Australia: Woolies Mind the Gap scheme found not to be unconscionable

The Australian Competition and Consumer Commission (ACCC) alleged that Woolworths engaged in unconscionable conduct within the meaning of the Australian Consumer Law when it designed and implemented its Mind the Gap scheme in 2014.

In 2014 Woolworths was facing a half-year profit shortfall. As part of its strategy to 'close the gap' between targeted sales and profit and expected sales and profit, Woolworths implemented the scheme. One element of the scheme saw Woolworths seeking payments from Tier B suppliers, based on the performance of those suppliers in the period from July to October 2014, relative to the corresponding period in 2013, according to metrics or 'lenses' adopted by Woolworths.

The scheme required Opportunity Reports to be prepared, which set out the underperformance, if any, of each supplier according to each 'lens'. Category managers and buyers would then approach suppliers with 'asks', being the financial contribution or support that each supplier was to be asked to make.

ACCC took the issue to the Federal Court for an order that the purpose, design and implementation of the scheme was unconscionable under section 21 of the Australian Consumer Law (ACL).

In considering questions of unconscionability the Court must consider "all the circumstances". Justice Yates noted, while there was evidence of email correspondence between Woolworths' employees and Tier B suppliers about the scheme the ACCC had called no evidence from any supplier claiming to be affected by the scheme. It was highlighted that the absence of evidence from the suppliers made it impossible to assess some of the factors to which the Court had to have regard. This was a significant weakness in the ACCC's case.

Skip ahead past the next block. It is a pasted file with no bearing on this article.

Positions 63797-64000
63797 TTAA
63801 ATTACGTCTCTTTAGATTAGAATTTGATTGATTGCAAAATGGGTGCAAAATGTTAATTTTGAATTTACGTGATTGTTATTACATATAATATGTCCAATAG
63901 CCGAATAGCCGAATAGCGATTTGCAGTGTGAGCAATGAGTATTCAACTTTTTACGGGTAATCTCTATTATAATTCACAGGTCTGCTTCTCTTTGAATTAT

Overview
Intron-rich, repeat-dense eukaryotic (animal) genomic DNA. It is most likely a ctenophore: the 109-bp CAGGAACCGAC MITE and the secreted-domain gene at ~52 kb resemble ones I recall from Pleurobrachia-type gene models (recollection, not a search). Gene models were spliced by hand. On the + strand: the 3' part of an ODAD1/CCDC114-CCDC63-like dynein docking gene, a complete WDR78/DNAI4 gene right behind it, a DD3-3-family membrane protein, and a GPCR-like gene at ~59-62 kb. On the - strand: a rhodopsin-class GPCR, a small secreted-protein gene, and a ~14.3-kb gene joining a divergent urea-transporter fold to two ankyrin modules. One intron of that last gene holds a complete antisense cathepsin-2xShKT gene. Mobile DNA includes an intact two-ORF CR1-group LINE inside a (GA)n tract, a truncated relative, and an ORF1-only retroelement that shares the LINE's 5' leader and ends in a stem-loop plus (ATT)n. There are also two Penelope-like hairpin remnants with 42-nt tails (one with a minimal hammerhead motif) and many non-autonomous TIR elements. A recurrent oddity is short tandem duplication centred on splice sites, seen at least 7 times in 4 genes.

His Honour discussed each of the 13 propositions which the ACCC argued in its oral closing submissions the Court should have in mind when deciding whether the conduct had been unconscionable.

ACCC's proposition Court's consideration
Not business as usual - the scheme was not part of the normal trading relationships or dealings between Woolworths and its suppliers. While the scheme was unusual in that it was a formalised and coordinated campaign across the whole of the business, the dealings with its suppliers in implementing the scheme were not unusual and were typical.
Last minute grab for cash - the scheme's sole purpose was to make up part of Woolworths' perceived profit gap. The mere fact that conduct is engaged in for profit cannot be a hallmark of unconscionability, particularly in the context of trade or commerce. The commercial relationships between Woolworths and its suppliers were such that each party was seeking to maximise its profit out of the relationship.
Suppliers not at fault - Woolworths' profit gap was not the fault of the suppliers who were being called upon to fill it. Notions of fault or innocence did not assist in the analysis.

For supermarket businesses, cost to the retailer is not just a function of the price-per-unit paid for the goods and includes all other financial support provided by the supplier in respect of the goods.

Suggestion that the suppliers had not contributed to Woolworth's profit shortfall had not been established as a fact by the ACCC.
Retrospective - the scheme was retrospective in the sense that the payments were not forward-looking payments in the context of anticipated commercial dealing. Approaching a supplier to re-open a concluded transaction to seek a greater benefit than that already gained from it does not, without more, amount to conduct that is unconscionable.